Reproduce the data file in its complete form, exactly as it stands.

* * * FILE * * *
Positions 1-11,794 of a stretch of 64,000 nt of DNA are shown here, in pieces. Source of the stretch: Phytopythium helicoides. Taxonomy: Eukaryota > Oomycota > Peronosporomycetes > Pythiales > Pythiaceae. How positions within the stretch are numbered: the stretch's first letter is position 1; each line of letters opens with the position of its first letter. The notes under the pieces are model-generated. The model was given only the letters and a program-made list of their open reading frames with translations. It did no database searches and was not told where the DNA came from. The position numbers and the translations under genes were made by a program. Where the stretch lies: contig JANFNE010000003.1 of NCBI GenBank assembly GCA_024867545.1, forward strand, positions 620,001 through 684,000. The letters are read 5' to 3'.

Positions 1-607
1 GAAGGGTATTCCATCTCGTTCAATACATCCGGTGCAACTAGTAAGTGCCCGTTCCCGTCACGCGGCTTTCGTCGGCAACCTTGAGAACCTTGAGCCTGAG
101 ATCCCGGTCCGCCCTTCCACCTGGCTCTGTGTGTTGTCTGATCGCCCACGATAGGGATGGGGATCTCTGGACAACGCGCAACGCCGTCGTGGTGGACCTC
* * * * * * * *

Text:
Positions 1-11,794 of a stretch of 64,000 nt of DNA are shown here, in pieces. Source of the stretch: Phytopythium helicoides. Taxonomy: Eukaryota > Oomycota > Peronosporomycetes > Pythiales > Pythiaceae. How positions within the stretch are numbered: the stretch's first letter is position 1; each line of letters opens with the position of its first letter. The notes under the pieces are model-generated. The model was given only the letters and a program-made list of their open reading frames with translations. It did no database searches and was not told where the DNA came from. The position numbers and the translations under genes were made by a program. Where the stretch lies: contig JANFNE010000003.1 of NCBI GenBank assembly GCA_024867545.1, forward strand, positions 620,001 through 684,000. The letters are read 5' to 3'.

Positions 1-607
1 GAAGGGTATTCCATCTCGTTCAATACATCCGGTGCAACTAGTAAGTGCCCGTTCCCGTCACGCGGCTTTCGTCGGCAACCTTGAGAACCTTGAGCCTGAG
101 ATCCCGGTCCGCCCTTCCACCTGGCTCTGTGTGTTGTCTGATCGCCCACGATAGGGATGGGGATCTCTGGACAACGCGCAACGCCGTCGTGGTGGACCTC